Tuesday, July 19, 2005

Blog From a Friend

Zim Blog: I choose to fight - for life


HARARE - Day 1. The aircraft glided over acres of scorched earth beginning its descent into Harare International Airport. The tawny African savanna was splotched with black inkblots blown artistically across the heart of my homeland - visible scars of what I had only read about in the press abroad. Operation drive out rubbish was quite literally a scorched earth policy.Leaving the airport I passed endless lines of parked cars inevitably ending adjacent to a fuel station. My journey took me through empty streets save for a few weary pedestrians. An African nation void of street vendors and their inevitable crowd of loiterers is indeed a peculiar sight. The few motorists on the road were uncharacteristically polite, giving way as others swerved to avoid potholes and driving slowly, presumably to conserve fuel.

I stopped to offer a lift to a familiar gent who lived near me. "Oh thank you boss!" he exclaimed amiably. I had given up asking him not to call me "boss" years ago. An aged domestic worker in Zimbabwe is not likely to grasp the concepts of equality, self worth, liberty or empowerment. Servitude and submission have been legislated into this culture for centuries. This may explain why despite the despicable state of affairs, government's appalling mismanagement and gross human rights violations there have been no mass uprisings.

"How are things?" I asked casually, authentically curious though cautious - in Zimbabwe this is an invitation to engage in a lengthy discussion about hardship, shortages, inflation and politics. "Aah, things are tough," the greybeard sighed. In the few days that have passed since then I have grown to despise a number of clich├ęs, such as: "That is life." "What can you do?" "I can't complain."

What? And always said with a straight face or a half smile that causes one to question the speaker's sincerity. "It can't go on forever." Forever? Three days has been long enough in my experience. Common advice includes, "Just keep your head down and things will be alright." I find myself struggling to refrain from shaking people daily and screaming "This is not just life. This is not how things are supposed to be and there is plenty that you can do, yes you!" It's not alright and it is not going to end soon.

If I want to live here I have to make a choice - either bury my head in the dirt with the rest of the population, or strive to teach, inspire, empower and uplift my countrymen and my own fettered spirit. I choose to fight - for life, liberty and happiness.

Day 2. "Ah come on, what's this?" cried the distressed youth as his bag disintegrated in his hands under the strain of a thick blanket and a few belongings. "Ha ha another Zhing Zhong special!" teased his comrades. This derogatory term has become common-place in the new Zimbabwe. It refers to poor-quality Chinese imports. This tide of neo-colonialism ushered in by the government's "Look East" policy has many citizens bemused.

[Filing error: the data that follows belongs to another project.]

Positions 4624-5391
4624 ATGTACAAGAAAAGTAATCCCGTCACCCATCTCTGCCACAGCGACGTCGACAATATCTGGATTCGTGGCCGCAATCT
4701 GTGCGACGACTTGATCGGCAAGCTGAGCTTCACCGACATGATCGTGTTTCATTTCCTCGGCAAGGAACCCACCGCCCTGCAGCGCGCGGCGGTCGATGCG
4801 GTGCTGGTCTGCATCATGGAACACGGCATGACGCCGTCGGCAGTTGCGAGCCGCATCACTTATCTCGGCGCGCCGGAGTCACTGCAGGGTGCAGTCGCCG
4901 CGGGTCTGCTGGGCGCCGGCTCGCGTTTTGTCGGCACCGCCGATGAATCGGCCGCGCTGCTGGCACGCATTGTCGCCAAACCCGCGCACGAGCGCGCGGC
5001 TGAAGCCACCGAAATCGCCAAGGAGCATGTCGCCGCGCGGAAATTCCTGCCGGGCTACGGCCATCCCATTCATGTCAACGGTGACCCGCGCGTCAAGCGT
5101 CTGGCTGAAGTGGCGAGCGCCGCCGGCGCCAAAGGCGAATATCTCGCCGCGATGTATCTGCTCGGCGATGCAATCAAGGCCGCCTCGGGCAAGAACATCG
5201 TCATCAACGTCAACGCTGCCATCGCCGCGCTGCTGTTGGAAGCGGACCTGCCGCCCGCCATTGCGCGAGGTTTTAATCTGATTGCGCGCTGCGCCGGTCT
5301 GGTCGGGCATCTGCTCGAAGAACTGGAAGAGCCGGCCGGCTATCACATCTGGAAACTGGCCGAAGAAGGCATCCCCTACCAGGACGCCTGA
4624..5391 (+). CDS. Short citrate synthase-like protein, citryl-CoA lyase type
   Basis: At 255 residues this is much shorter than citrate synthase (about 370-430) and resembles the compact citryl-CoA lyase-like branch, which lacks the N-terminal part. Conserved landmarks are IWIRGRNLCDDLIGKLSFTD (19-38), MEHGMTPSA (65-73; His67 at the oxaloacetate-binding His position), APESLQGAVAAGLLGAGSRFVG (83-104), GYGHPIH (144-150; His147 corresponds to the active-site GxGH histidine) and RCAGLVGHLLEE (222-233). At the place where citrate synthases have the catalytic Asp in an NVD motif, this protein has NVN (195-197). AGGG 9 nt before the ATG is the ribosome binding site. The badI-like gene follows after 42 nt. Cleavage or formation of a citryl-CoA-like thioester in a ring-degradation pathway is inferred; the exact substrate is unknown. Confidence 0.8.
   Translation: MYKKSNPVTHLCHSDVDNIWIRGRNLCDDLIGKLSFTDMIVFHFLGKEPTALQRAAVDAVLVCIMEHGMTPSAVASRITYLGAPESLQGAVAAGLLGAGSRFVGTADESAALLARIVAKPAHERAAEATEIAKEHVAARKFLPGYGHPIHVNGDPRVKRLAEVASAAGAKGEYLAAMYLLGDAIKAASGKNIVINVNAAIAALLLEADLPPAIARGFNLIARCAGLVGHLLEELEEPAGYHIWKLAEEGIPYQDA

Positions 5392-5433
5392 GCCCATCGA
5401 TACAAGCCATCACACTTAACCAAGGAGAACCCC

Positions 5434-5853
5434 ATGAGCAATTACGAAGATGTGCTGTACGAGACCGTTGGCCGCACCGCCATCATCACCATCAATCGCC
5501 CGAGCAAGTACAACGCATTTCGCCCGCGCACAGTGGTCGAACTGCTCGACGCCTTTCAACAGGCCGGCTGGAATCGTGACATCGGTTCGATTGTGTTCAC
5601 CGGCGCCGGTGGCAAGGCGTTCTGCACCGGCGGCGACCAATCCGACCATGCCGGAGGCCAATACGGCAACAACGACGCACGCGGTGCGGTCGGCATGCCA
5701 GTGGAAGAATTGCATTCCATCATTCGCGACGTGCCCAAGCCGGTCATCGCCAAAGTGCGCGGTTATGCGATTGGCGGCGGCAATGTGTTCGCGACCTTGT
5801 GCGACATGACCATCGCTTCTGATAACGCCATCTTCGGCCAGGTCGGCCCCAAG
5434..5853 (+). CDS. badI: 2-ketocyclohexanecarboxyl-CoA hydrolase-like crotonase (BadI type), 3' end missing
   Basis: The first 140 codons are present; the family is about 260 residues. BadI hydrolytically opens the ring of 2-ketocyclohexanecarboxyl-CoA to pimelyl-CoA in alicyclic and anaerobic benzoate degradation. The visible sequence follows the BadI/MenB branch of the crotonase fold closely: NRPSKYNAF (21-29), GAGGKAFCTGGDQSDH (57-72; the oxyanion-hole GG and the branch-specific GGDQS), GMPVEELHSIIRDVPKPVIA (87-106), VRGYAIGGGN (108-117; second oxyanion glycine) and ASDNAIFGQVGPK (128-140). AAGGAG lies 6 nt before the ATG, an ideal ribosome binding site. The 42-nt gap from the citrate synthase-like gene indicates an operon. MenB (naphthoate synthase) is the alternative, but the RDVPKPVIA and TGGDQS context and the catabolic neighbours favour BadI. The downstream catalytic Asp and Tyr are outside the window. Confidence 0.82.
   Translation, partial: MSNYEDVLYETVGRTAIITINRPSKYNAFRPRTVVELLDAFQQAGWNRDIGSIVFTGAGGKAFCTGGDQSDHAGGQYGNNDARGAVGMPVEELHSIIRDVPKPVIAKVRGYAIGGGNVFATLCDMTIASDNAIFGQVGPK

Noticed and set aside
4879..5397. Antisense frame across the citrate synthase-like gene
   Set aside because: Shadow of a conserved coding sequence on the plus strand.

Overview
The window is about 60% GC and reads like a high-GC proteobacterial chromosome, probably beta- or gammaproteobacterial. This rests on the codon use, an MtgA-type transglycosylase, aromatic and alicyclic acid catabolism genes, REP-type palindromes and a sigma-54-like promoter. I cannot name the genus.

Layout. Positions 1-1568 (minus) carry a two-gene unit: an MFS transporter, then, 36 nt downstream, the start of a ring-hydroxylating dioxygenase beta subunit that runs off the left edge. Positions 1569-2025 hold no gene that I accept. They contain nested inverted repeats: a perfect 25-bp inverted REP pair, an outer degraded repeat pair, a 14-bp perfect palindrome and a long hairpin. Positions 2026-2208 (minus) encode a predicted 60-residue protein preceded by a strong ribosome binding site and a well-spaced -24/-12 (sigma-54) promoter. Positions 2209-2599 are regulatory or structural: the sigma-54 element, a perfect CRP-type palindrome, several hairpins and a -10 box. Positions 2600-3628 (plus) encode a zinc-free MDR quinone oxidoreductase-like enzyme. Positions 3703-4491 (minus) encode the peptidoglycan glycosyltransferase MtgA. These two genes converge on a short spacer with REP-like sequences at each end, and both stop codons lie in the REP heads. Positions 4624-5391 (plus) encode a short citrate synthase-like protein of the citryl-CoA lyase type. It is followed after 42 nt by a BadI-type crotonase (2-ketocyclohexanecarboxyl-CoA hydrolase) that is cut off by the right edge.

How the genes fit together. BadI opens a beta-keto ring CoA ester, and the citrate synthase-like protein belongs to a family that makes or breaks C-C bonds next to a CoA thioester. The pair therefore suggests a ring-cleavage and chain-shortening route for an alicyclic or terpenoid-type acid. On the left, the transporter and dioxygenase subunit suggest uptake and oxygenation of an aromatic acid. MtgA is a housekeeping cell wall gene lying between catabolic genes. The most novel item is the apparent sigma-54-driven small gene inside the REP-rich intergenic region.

The implications, however, remain deeply misunderstood and usually amount merely to an exchange of comical remarks. As I explored the phenomenon further the truth and depth of the occurrence was made frighteningly clear to me.

A Chinese businessman explained that China, for the next 10 years, must build a city the size of Johannesburg every six weeks in order to keep pace with the rapid growth (50 million people a year) of its population. In addition, this population requires natural resources to sustain it.

My teacher painstakingly explained that every continent on the planet was more or less spoken for in terms of ownership, governance and stability. That is except for Africa - A continent that accounts for just 10 percent of the global population and yet possesses one third of the world's total natural resources. The reason for China's apparent interest and attempts to develop and invest in Africa suddenly became frighteningly obvious.

How could we have missed this? Why are we openly inviting such blatant exploitation and colonization? I am once again floored by the shortsightedness and greed of our leaders as they barter my heritage and pad their pockets. Where is the world? And when will they realize that they too face a dangerous future at the mercy of a China growing in power, influence and control. Perhaps I will laugh when a Zhing Zhong microphone falters during the next televised international political address. Probably not. Do you like Chinese food? I do. Perhaps that is a good thing.

Day 3. I am today deeply disturbed by the news of recent terror attacks in London. Like many Zimbabweans I have many friends and family in the vicinity. I am reminded that suffering and security are not purely Zimbabwean concerns - though only here we fear our government and not some ill-informed terrorist group. Our terror is legislated.

Attacks do not cause alarm - merely pain. Police uniforms appear on Zimbabwean streets as menacingly as Al-Qaeda t-shirts would at JFK airport in New York City. I mourn for the victims of this new wave of attacks and welcome the sufferers into our circle of survivors questioning why? Hatred has a home in the hearts of evil men. Freedom is forged by fierce men who must fight for its familiarity. Tomorrow Londoners will seek the safety of police uniforms. Tonight I wonder where I will run if the vehicle now idling outside my window should turn out to hold those sworn to protect and serve.
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SweattShop Web Art Class said...

Great story Steve. I'd love to see more.

NyatiSteve said...

Thanks. I agree, "The Fighter's" story was well written. It illustrates well what it feels like when the terrorists run the government. Most people can't fathom what true oppression is like. They're blessed.

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